It was full of bluster and bickering, but the presidential debate on foreign policy Monday night also served to highlight many substantive differences between President Barack Obama and Republican challenger Mitt Romney about America's role in the world and how to promote U.S. interests.
Obama was the aggressor, eager to confront Romney throughout and he took to the offensive frequently, as he did in the last debate on domestic issues. He started off by accusing the former Massachusetts governor of being wrong on many foreign policy issues, such as favoring the initial war in Iraq which Obama opposed. Obama said he has provided "strong and steady leadership" but Romney offers "wrong and reckless leadership that is all over the map."
Obama ended the debate by arguing that he inherited two wars, in Afghanistan and Iraq, record deficits and soaring unemployment, and under his leadership the wars are ending and the economy is on the mend. "Governor Romney wants to take us back to those policies" that failed, he said.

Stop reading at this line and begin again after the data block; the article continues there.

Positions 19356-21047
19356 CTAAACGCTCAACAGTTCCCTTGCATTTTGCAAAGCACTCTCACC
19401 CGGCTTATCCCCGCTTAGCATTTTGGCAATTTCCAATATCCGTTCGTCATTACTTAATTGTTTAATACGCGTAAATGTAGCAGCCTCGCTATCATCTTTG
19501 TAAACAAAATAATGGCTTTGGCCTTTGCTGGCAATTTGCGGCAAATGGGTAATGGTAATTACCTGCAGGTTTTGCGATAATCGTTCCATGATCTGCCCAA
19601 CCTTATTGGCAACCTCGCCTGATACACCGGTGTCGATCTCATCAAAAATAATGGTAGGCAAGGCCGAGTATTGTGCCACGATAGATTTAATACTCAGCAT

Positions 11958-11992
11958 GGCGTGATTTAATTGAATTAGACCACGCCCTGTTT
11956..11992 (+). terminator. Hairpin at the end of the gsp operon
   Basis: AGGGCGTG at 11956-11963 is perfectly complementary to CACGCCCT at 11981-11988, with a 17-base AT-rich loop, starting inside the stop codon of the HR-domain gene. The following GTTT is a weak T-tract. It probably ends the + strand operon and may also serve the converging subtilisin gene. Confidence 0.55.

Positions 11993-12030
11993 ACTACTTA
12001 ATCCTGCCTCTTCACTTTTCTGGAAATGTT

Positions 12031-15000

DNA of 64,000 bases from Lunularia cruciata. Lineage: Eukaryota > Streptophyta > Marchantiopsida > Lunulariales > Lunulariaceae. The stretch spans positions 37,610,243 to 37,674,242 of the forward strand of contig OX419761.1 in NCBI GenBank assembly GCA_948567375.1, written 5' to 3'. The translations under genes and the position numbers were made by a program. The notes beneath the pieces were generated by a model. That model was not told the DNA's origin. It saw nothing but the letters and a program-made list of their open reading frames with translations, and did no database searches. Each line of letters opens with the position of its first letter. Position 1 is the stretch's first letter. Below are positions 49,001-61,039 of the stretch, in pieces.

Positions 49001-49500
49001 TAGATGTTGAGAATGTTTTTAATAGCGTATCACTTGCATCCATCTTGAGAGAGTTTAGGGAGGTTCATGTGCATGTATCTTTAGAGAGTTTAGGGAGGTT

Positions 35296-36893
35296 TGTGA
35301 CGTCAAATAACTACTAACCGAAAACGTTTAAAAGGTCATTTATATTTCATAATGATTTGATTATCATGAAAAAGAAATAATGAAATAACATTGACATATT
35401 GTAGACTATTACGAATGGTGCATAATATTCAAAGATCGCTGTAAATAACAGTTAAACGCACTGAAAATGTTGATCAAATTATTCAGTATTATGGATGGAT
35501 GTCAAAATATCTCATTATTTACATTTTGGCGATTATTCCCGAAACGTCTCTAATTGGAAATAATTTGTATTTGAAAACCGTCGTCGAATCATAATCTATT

Romney tried to project an image of calm and reasonableness. He said "attacking me is not an agenda," and he argued that Obama's strategy in the Middle East has been "all over the map."
He ended the debate by focusing on the economy and jobs, arguing that Obama has failed as president, building up vast federal debts and failing to strengthen the economy. He promised to add 12 million new jobs if he wins the White House and said, "America is going to come back, and to have that happen we need a president who knows how to work across the aisle" with the opposition, which he pledged to do.
Romney said some believe that the nation's biggest national security issue is its weak economy and soaring deficits. He opposed cuts in the military budget, which he said would weaken the nation, and said he would save money elsewhere.
Romney said that, to be strong internationally, America needs to cut its deficit, and end economic policies that have left 23 million people out of work, including many new college graduates. Romney argued for his five-point economic plan: Make North America energy independent; increase trade, expand training programs and education; balance the budget, and "champion small business."